The QuickBooks Chart of Accounts is the backbone of your entire accounting system, and it’s important that you understand how it works.
Think of your Chart of Accounts as a filing cabinet with individual files for each type of accounting information that you wish to track. For example, if you need to know how much money you spend on small tools that cost under $50.00, you would create a file (Expense account in the Chart of Accounts) for Tools Under $50 and post (file) all your purchase receipts (checks, cash expenses, credit card receipts, etc.) to that account.
The Chart of Accounts is a complete list of a businesses accounts and their balances. You will use it to track how much money you have spent, how much money you have – and - how much money you owe.
The Chart of Accounts also holds information about the following:
Assets – things your company owns. This section is usually divided into two groups.
- Current Assets – things you can easily turn into cash, such as; checking accounts, savings accounts, money market accounts, accounts receivable, and inventory.
- Fixed Assets – items with a minimum cost (for example $500.00 or more) that you could sell to generate cash, such as; trucks, equipment, or land.
Liabilities – money your company owes others. This is usually broken down into two groups.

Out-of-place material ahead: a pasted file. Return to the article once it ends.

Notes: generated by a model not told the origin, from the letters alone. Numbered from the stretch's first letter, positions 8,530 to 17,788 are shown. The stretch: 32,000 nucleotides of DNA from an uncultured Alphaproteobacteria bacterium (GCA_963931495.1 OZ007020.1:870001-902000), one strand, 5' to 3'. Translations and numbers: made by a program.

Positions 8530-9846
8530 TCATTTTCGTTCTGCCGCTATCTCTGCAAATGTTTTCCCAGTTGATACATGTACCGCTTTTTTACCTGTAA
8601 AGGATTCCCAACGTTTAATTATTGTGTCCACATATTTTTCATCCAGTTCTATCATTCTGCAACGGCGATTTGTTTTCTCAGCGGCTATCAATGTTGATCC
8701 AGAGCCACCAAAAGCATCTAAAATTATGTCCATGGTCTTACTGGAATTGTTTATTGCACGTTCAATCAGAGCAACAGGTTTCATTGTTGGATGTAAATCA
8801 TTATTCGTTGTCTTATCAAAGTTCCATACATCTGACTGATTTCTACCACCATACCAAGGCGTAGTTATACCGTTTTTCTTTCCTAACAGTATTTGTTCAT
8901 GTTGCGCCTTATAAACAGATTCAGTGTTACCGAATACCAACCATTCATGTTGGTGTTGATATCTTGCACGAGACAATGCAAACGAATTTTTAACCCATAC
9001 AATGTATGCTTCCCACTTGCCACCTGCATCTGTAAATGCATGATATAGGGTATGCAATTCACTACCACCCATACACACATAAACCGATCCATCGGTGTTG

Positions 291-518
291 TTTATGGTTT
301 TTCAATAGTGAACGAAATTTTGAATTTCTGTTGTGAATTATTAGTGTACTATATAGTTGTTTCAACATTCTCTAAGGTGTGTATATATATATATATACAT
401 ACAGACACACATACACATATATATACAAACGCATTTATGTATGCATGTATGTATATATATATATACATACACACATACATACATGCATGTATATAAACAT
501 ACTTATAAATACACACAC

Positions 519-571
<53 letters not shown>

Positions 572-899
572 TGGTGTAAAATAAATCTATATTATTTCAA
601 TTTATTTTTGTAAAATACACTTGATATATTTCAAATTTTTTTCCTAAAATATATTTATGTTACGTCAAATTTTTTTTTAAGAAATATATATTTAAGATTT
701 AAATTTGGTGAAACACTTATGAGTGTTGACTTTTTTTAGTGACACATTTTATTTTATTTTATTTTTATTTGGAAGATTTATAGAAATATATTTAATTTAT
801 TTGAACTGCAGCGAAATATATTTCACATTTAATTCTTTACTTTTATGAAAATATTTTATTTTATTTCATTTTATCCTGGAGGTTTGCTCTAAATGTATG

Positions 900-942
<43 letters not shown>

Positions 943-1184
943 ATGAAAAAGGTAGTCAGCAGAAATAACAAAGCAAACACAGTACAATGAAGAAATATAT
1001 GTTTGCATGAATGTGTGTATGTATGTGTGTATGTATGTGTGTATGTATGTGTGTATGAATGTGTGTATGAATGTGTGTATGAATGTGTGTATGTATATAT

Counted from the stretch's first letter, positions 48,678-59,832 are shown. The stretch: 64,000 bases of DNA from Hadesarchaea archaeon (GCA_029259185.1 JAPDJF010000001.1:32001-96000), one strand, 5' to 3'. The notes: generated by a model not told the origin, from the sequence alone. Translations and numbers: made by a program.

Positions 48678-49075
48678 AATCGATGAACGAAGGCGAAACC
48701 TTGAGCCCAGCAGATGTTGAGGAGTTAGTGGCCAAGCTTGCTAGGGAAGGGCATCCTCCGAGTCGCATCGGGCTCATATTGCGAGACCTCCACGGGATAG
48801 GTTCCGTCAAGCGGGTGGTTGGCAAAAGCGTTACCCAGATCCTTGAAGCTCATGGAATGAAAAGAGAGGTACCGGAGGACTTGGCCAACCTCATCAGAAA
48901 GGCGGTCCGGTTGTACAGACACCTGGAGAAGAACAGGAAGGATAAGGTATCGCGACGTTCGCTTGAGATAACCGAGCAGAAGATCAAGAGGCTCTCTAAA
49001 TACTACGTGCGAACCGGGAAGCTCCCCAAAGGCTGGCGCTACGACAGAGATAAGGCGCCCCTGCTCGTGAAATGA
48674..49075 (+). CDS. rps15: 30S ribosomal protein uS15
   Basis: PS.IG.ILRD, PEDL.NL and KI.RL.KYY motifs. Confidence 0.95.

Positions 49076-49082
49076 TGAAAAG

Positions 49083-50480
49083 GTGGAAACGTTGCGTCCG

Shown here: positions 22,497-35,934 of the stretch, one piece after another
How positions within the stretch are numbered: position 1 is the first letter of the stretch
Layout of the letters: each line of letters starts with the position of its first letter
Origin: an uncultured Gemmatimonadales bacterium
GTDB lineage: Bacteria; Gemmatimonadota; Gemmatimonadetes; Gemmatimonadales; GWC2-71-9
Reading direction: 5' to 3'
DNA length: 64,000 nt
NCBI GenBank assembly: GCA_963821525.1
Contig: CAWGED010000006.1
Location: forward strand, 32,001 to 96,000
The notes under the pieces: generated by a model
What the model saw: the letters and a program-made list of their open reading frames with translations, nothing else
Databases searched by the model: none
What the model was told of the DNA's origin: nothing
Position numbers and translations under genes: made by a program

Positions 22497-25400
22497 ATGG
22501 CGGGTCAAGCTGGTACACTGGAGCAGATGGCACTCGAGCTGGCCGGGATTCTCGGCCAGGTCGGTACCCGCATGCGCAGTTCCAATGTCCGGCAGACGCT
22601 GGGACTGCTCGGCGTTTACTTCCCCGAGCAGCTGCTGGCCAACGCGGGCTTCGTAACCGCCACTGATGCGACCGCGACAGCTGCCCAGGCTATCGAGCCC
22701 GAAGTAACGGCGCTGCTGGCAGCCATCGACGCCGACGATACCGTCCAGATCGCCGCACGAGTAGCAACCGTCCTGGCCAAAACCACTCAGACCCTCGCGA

- Current Liabilities – things that will be paid off within a year, this would include; accounts payable, credit cards, payroll taxes, etc.
- Long-term Liabilities – things that will take more than a year to pay off, this would include; a truck loan, equipment loan, a loan to buy a piece of property, etc.
Equity or Capital – is the difference between what you have (your assets) and what you owe (your liabilities)
Income/Revenue – the money that you receive from your normal day-to-day business operations, such as; professional fees, services rendered, products you sell, etc.
Cost of Goods Sold/Job Costs/Direct Expenses – all the costs of building or assembling your product or service; direct labor, materials, subcontractors, equipment rental, etc.
Expenses/Overhead Costs – fixed costs that you would have even if you ran out of work; rent, telephone, utilities, etc.
Other Income – money that you earn outside of the normal operation of your business; interest income, rent of a building, etc.
Other Expenses – are expenses that are outside of your normal business, such as; a loss on the sale of an asset, stockbrokers fees, etc.
QuickBooks comes with several “pre-configured” Chart of Account lists, which you can select during the EasyStep Interview when you create a new company file, however, these pre-configured lists seldom meet all of your needs – which means that you will have to add to them in order to meet the needs of your company.
Other Chart of Account blog articles:
- Using Account Numbers in your QuickBooks Chart of Accounts
- The Chart of Accounts and it’s Many Uses in your business
- Modifying & Working with your Chart of Accounts
2 Responses to QuickBooks Tip – Understanding Your Chart of Accounts
- Using Account Numbers in Your QuickBooks Chart of Accounts
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